You are thinking about becoming vegetarian. Cool stuff! This article discusses all the important aspects that are involved when making the decision – including tons of practical cooking tips and tasty recipes.
I also convinced my friend and nutritionist Claire Garcia Ruiz BSc MSc to contribute to all the health related parts, making sure everything you read is footed on reputable and up to date science.
Why Become a Vegetarian?
Going vegetarian is a big lifestyle change and without a clear motivation it will be difficult to go through with it for long. It’s the same as with everything else: if you don’t see the purpose in what you are doing, you will eventually stop doing it, because you feel it’s not important, or boring, or annoying.
Let’s have a look at the main three arguments: health, environment and animal welfare.
Health: First of all I have to disappoint you. It is difficult to argue that a well executed vegetarian diet is healthier than a well executed diet including meat (more on that later).
Of course there are many people who have never felt better on a vegetarian or vegan diet. There are even more and more athletes going down that route: for example the tennis stars Venus and Serena Williams are on a vegan diet; Patrick Baboumian is a successful vegan strongman athlete; or the professional runner Michael Arnstein actually lives just on a raw fruit and vegetables, while Novak Djokovic refrains from all dairy products.
Scott Jurek, one of the most successful ultrarunners in the world, is completely vegan, and he shares his story in [asa2_textlink asin=”0544002318″ target=”_blank” rel=”nofollow”]this amazing book[/asa2_textlink].
Patrick Lange, the current IRONMAN World Champion is also vegetarian.
Environmental reasons: Without a doubt, factory farms are a major contributor of destroying our planet. The Food and Agriculture Organization (FAO) of the United Nations, stated in 2006 that “the livestock sector is a major stressor on many ecosystems and on the planet as a whole. Globally it is one of the largest sources of greenhouse gases and one of the leading causal factors in the loss of biodiversity, while in developed and emerging countries it is perhaps the leading source of water pollution.”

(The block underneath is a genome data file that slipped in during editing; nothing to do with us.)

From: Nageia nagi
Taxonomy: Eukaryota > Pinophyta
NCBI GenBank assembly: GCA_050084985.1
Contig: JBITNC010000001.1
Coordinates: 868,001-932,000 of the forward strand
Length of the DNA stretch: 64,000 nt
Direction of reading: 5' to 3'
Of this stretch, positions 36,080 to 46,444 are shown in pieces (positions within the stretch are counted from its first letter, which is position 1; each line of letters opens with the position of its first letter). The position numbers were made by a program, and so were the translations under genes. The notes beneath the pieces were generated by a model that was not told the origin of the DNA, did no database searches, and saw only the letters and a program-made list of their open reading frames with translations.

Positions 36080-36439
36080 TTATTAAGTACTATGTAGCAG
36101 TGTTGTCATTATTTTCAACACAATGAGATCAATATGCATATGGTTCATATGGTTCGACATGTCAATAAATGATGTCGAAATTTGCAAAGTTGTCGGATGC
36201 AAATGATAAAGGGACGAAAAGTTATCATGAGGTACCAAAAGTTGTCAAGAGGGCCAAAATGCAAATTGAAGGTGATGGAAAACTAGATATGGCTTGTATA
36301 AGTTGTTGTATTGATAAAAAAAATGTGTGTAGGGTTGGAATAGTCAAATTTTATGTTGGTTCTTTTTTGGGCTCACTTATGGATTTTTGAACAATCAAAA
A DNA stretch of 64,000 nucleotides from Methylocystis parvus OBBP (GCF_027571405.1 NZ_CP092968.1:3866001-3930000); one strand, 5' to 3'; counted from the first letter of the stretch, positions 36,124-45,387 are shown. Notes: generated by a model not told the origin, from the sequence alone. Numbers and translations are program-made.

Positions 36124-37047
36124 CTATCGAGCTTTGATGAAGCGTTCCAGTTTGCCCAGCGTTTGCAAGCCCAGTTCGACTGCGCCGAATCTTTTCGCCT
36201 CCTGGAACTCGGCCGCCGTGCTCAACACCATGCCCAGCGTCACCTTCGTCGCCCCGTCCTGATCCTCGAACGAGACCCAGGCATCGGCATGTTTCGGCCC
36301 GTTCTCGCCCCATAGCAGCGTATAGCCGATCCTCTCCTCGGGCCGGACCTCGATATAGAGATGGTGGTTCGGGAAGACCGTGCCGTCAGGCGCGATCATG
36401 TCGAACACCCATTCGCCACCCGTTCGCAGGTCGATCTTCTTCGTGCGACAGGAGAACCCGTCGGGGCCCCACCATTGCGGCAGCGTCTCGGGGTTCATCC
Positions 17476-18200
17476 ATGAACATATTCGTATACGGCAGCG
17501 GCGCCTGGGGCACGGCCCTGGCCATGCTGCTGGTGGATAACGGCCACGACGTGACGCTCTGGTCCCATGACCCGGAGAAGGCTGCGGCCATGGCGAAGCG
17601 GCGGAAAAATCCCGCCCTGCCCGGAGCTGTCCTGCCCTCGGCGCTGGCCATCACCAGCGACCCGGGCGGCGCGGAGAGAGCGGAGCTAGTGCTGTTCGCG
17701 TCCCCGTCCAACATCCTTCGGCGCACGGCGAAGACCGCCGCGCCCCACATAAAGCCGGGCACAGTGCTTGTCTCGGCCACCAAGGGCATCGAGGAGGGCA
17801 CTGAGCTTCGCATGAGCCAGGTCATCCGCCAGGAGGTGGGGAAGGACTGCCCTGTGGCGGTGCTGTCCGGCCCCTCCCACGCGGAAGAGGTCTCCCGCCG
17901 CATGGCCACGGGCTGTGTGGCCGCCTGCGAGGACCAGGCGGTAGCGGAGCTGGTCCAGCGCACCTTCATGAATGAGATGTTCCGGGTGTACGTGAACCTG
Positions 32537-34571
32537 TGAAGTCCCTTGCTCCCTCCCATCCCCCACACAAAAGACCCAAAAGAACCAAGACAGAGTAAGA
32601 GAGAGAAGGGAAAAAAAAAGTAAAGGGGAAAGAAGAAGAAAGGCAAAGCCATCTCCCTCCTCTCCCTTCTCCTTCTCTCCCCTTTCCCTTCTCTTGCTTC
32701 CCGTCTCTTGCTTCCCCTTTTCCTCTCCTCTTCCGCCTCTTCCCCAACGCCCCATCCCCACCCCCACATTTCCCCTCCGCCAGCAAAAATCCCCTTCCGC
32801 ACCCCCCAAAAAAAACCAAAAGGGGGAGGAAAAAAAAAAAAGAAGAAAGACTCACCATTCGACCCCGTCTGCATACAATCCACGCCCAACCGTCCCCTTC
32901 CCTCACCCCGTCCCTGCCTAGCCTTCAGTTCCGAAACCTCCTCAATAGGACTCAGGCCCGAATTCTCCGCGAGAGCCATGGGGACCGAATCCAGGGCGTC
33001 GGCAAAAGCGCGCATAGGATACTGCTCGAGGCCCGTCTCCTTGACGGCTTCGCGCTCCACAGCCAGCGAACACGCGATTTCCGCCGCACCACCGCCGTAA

Personally, that left me stunned when I realized what impact eating a lot of meat has on our planet.
Animal welfare: Many vegetarians would probably keep eating meat if it wasn’t for the way how animals are treated in factory farms and slaughterhouses. Pigs, cows and countless others have lost their status as living beings and are reduced to a commodity that is fiercely “optimized”.
Most of us have seen videos and photos of the unbearable conditions in which livestock is growing up and being slaughtered. Even most people who eat meat have trouble supporting factory farms. The result is they stay in denial.
Here are some good resources that argue in favor of going vegetarian:
- Forks Over Knives – a documentary on the health benefits of a vegetarian and vegan diet.
- Cowspiracy – The Sustainability Secret – a documentary mainly on the environmental issues of factory farming.
- Animal rights activist Gary Yourofsky – one of the most impactful speeches on eating animals.
- [asa2_textlink asin=”0316069884″ target=”_blank” rel=”nofollow”]Eating Animals by Jonathan Safran Foer[/asa2_textlink] – a very thoughtful and compelling book in which the author is not trying to push his opinion upon the reader.
Please take every source with a grain of salt, do some more research and then form your own opinion.
Here is what going vegetarian can do for you
A vegetarian diet can meet all nutritional requirements throughout the lifecycle.
A vegetarian diet can have higher levels of antioxidants, fibre, folate and phytochemicals.
A vegetarian diet can have lower levels of saturated fat and a better balance of dietary fats in general.
Vegetarians can have a lower rate of:
- heart disease
- lower rates of hypertension
- lower LDL cholesterol
- high blood pressure
- type II diabetes
- overall lower rates of cancer
All sounds good, but why do I emphasise so much on “can”?
Because it’s easy to eat vegetarian in a completely unhealthy way.
It’s possible to be a vegetarian and to have just as many imbalances in your diet as someone who is not a vegetarian. Examples of how this might happen include:
- Using a lot of oil in cooking
- High sugar contents of foods or adding sugar
- Canned beans with added salt
- High calorie sauces/toppings/dressings
- Salted or sugared nuts and seeds
- Over reliance on cheese or other dairy products
- Cakes, confectionery, chocolate, biscuits, crisps
- Sodas, juices and alcohol
Which nutrients need more attention in a vegetarian diet?
First off, if you are eating a variety of foods in appropriate quantities, it’s unlikely that you are missing out on any key nutrients as a result of going vegetarian. That said, there are some important points to mention in relation to: